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Signs of poor mental health


Expert reviewer, Munet Hara, Cognitive Behavioural Therapist at Bupa
Next review due September 2023

We’ve all heard of diagnoses like depression, anxiety and bipolar disorder. But having a diagnosis doesn’t necessarily mean that someone's mental health is poor at the moment. They could have a diagnosis of a mental health condition but be able to function well at work and home right now.

Equally, they might not have a particular diagnosis, but have symptoms of poor mental health.

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Early signs of poor mental health

Some early signs of poor mental health might be:

  • poor concentration
  • being easily distracted
  • worrying more
  • finding it hard to make decisions
  • feeling less interested in day-to-day activities
  • low mood
  • feeling overwhelmed by things
  • tearfulness
  • tiredness and lack of energy
  • sleeping more or less
  • talking less and avoiding social activities
  • talking more or talking very fast, jumping between topics and ideas
  • finding it difficult to control your emotions
  • drinking more
  • irritability and short temper
  • aggression

However, noticing some of these signs doesn’t mean you should make assumptions about what mental health problems your employees may have. Instead, use them as a way of noticing when you should check in and start a conversation about how your employee is coping.

Get to know your team

Everyone’s experience is different and can change over time. It’s not enough to look for signs of poor mental health. As a manager it’s important to get to know your team and understand what they need and when.

A good way to start is a team-building session focused on mental health. Remind your team that we all have times when our mental health changes. You might call this stress or burnout. Or you might think about it in terms of a particular diagnosis.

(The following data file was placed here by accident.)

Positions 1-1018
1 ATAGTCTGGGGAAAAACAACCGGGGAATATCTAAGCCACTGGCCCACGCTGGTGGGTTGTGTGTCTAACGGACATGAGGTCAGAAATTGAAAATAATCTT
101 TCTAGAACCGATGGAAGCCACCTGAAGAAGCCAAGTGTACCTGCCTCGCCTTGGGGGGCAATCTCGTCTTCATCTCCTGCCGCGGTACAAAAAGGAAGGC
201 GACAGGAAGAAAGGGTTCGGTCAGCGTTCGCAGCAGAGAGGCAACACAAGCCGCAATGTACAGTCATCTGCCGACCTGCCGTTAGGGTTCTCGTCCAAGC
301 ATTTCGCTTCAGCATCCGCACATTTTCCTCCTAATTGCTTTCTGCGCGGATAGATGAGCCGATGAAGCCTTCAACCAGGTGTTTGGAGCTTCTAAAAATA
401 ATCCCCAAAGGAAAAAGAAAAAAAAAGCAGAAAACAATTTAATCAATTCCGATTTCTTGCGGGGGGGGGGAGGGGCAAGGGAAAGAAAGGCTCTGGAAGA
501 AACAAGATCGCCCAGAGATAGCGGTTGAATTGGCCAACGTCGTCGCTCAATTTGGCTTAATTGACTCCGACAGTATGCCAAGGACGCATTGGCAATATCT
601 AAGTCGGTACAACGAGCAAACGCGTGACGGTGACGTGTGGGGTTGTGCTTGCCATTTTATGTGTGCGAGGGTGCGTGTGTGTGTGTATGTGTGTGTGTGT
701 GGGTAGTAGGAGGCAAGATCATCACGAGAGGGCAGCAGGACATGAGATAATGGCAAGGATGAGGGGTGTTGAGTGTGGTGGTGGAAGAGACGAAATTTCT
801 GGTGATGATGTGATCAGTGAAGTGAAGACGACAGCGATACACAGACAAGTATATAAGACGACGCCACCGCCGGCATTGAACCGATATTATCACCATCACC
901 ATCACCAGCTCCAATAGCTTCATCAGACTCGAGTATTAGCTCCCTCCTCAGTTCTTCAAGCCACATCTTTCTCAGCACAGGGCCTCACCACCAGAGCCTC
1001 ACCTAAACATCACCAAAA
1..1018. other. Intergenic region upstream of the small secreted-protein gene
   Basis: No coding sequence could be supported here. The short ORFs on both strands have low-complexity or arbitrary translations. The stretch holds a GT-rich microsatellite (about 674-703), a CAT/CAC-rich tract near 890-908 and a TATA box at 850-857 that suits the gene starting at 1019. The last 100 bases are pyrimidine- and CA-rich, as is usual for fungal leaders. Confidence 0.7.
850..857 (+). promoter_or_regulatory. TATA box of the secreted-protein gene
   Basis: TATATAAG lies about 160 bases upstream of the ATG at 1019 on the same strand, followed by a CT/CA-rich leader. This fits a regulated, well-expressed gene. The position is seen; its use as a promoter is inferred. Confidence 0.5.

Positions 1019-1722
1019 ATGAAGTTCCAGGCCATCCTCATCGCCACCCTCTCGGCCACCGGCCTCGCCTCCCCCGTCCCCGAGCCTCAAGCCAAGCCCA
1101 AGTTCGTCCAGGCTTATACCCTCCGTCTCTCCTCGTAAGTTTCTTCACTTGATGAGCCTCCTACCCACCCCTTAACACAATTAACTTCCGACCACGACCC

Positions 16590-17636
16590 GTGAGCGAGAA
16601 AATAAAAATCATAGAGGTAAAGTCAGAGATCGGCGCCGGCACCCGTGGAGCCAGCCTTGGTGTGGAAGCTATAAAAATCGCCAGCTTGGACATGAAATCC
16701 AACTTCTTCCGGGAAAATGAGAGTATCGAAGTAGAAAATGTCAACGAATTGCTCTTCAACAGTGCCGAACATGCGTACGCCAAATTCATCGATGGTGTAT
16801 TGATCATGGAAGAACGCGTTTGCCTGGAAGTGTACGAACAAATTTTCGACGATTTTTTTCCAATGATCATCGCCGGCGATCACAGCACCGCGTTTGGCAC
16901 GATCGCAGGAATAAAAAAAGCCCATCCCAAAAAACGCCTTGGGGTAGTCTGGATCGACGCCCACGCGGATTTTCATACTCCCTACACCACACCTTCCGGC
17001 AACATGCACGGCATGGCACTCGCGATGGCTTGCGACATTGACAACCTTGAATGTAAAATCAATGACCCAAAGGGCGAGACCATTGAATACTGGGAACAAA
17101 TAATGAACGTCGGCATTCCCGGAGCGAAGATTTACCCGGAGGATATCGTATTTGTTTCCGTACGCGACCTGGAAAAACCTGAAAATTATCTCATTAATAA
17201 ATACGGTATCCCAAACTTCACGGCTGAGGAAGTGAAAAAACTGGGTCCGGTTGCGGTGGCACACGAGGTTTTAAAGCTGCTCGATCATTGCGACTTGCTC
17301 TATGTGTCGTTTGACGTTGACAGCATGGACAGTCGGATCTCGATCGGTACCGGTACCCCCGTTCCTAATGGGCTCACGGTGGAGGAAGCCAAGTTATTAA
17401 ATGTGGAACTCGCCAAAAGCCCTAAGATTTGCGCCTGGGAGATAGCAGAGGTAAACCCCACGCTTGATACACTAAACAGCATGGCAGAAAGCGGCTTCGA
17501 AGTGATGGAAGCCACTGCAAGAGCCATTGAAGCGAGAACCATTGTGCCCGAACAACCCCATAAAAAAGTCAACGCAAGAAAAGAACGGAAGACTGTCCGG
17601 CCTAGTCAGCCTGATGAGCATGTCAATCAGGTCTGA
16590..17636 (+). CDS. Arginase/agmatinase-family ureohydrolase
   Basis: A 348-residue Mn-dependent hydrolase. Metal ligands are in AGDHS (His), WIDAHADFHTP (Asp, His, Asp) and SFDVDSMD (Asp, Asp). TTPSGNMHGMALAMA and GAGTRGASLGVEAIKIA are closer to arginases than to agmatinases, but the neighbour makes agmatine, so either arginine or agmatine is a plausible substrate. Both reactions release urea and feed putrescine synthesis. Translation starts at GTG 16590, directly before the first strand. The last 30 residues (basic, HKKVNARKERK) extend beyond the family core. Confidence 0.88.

Ask people to share what their early signs are, such as what they may do or think when things are feeling more difficult. It might help to share your own experiences first and think about how these might affect your work.

Talk about the support you find helpful. If you start to notice these signs, in yourself or in others, what can you do? It might help to ask your team to make two lists: early signs and helpful support. They can share these with the team, or just with you.

This kind of activity can be a good starting point for developing Wellness Action Plans. It can help you understand your employees better. It can also help you become more aware of your own mental health and notice earlier when things are feeling more difficult.

Encouraging employees to open up about their mental health

You might find that your employees are reluctant to share their experiences at first. This may especially be true if your organisation doesn’t traditionally have a culture of openness around mental health and wellbeing. But you can help.

  • Explain why you’re running this session and how you hope it will help employees and the team. It may help to use our information on mental health and why it’s important to look after it.
  • Share your own experiences.
  • Make the discussion more general rather than focusing on individuals. It might help to change the focus by asking people what they think early signs in others might be, and what advice they would give them.
  • Continue to promote mental health and wellbeing initiatives across the wider organisation.
  • Start slowly by introducing ‘opening rounds’ in team meetings – for example, ask each team member to say something that makes them happy. This kind of light touch activity starts to help employees feel more comfortable talking about their wellbeing in meetings.
  • Be approachable and continue to provide opportunities for employees to speak to you when they’re ready.

We’re all different and not everyone will be comfortable sharing their experiences straight away. But the better you know each other, the easier it will be to offer the right support at the right time.


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